There's an acronym that runs through my head, usually during a hurried commute along the lake's edge, when my eyes are fighting between staying on the road, and wandering off to the horizon. It's a mocking reminder for me to appreciate the things I have, and a lament that I can't stop and appreciate them more.
It's usually said with a little sigh, and then perhaps a tired, wry smile. Who am I kidding? It's a fleeting moment, one that's almost hopeless to try to preserve. It's something you have to be there, and enjoy it while it lasts.
When I first got to Winona Lake, I landed my first job — yearbook photographer — while I was standing in line to register for classes. It was a job I took rather seriously (until the second year, when I got distracted by some girl I met on the internet, and eventually married.) I was rarely seen without a camera around my neck.
The first week of classes were done, and I took my Sunday sack supper for a ride through the quiet streets of Winona Lake, until I wound up at Winona Lake park, where several other Gracies had congregated with the same idea.
As the sun crept down over the lake, conversation slowed, and someone — Joelle, I think — shushed everyone. "I want to watch this." I turned around at the picnic table to look out across the lake. "What am I watching here?" I asked, bemused. "The sunset," said someone as if it was obvious. It looked perfectly dull as far as sunsets go. "What, they don't have sunsets where you come from?" I joked, still puzzled. "No," said several voices in unison. Apparently, in the hills of eastern Ohio and western Pennsylvania, you don't get sunsets. The sun disappears behind the hills, and then it's dark. Sunsets were a rare treat for them.
Apparently, out-of-town college students aren't the only ones to be entranced by a Winona Lake sunset. A well known hymn, "Beyond the Sunset," was written not far from where I sat that evening, and a blind man saw it best:
The song "Beyond the Sunset" was born at the dinner table of the Brocks' home one night in 1936. Before dinner, text author Virgil Brock and his composer-wife Blanche watched a very unusual sunset at Winona Lake, Indiana, with a blind guest Horace Burr and his wife, Grace. Burr was Brock's cousin. A large area of the water appeared ablaze with the glory of God, yet there were storm clouds threatening gathered overhead.
Upon return to his home, at dinner, they still talked about the unusual spectacle they had earlier witnessed. What was amazing was what their blind guest excitedly commented, that he had never seen a more beautiful sunset.
The blind Horace's reply was simple and touching: "I see through other people's eyes, and I think I often see more; I see beyond the sunset."
The striking inflection in his blind cousin's voice forcibly deeply moved Brock. He began to write the first few measures of what is now "Beyond the Sunset" at the same time he started singing with his coined words. A spot-on inspiration.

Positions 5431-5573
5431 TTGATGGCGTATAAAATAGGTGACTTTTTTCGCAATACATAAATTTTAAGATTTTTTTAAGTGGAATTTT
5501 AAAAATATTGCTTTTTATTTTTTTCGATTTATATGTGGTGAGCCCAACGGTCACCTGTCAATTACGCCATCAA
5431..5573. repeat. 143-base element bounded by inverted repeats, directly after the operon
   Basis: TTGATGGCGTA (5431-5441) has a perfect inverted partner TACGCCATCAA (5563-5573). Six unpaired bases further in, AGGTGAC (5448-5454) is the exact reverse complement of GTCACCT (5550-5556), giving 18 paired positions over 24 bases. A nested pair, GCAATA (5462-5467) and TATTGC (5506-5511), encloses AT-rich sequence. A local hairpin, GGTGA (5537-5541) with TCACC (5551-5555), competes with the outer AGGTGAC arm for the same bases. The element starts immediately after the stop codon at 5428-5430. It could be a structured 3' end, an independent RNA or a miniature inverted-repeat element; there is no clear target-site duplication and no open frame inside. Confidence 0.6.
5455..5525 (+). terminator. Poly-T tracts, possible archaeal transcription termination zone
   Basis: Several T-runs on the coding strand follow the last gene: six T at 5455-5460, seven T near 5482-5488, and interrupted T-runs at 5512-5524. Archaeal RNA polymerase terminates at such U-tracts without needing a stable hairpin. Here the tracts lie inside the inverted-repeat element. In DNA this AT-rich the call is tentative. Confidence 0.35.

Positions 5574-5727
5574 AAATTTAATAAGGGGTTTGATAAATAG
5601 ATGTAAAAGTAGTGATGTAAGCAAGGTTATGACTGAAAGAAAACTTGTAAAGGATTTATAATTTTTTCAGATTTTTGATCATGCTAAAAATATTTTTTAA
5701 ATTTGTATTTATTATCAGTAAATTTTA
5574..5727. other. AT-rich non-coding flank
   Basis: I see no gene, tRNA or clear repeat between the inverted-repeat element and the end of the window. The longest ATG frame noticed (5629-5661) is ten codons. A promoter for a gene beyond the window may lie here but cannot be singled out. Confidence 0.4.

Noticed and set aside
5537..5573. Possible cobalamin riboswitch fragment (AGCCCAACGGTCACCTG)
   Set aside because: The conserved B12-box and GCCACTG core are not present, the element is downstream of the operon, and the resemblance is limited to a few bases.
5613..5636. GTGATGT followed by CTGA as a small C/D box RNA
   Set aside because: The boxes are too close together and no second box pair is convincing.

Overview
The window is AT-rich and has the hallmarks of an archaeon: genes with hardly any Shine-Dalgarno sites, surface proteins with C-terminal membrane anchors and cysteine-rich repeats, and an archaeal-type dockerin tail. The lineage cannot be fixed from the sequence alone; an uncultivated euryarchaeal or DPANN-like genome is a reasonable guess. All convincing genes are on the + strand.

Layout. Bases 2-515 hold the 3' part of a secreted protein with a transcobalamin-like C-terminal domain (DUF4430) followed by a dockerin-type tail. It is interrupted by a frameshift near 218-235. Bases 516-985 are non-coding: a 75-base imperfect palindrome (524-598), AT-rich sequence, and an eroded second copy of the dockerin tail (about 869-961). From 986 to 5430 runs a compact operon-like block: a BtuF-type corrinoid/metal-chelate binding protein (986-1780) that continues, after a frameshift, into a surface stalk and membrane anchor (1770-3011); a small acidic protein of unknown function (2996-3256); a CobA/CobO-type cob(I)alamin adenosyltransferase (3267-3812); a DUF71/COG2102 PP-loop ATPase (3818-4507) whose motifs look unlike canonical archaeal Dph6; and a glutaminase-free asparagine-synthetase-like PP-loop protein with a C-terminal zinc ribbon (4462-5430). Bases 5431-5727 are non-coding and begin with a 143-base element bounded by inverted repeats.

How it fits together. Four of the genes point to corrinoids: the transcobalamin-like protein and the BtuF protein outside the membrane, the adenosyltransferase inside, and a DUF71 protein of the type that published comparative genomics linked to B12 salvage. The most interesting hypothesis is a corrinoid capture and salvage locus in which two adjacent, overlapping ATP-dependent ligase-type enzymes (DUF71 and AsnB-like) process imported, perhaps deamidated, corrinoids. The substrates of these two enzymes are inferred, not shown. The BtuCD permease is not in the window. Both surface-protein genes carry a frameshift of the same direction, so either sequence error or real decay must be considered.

His wife loved it, they went to the piano, and enhanced the first verse. The blind Horace Burr strongly urged that a verse about the storm clouds be added. A third verse was further added. Before dinner ended, all four stanzas had been completed and sang by them.
Words by Virgil P. Brock — Music by Blanche Kerr Brock
© Word Music, Inc
Beyond the sunset, O blissful morning,
When with our Savior heav'n is begun;
Earth's toiling ended, O glorious dawning,
Beyond the sunset when day is done.
Beyond the sunset, no clouds will gather,
No storms will threaten, no fears annoy;
O day of gladness, O day unending,
Beyond the sunset eternal joy!
Beyond the sunset, a hand will guide me
To God the Father whom I adore;
His glorious presence, His words of welcome,
Will be my portion on that fair shore.
Beyond the sunset, O glad reunion,
With our dear loved ones who've gone before;
In that fair homeland we'll know no parting,
Beyond the sunset forever more!
Oddly enough, this wasn't the first time I'd run across this hymn. I first came across it in Germany, while I was looking through an old hymnal for something else entirely. Oh, this is nice, I thought, you can sing this at my funeral. Not so much because it's a nice song (it is) or because it's common at funerals (as I learned later) but because of something I asked God for.
After I die, have my funeral in the late afternoon. Bring a lawn chair. Bring a whole picnic. Don't be formal on my account. Sit out on the grass, or in the sand at the edge of the water, wherever you like, and watch the sunset. I asked God if I could paint it that day. And He said yes. Forget that my body is over there. I'm up here, in the sky, burning down the heavens, whooping my way across the horizon in a roar of oranges and purples. And maybe, if I can manage it, a little bit of green.
It might be spectacular. It might be... just another Winona Lake sunset.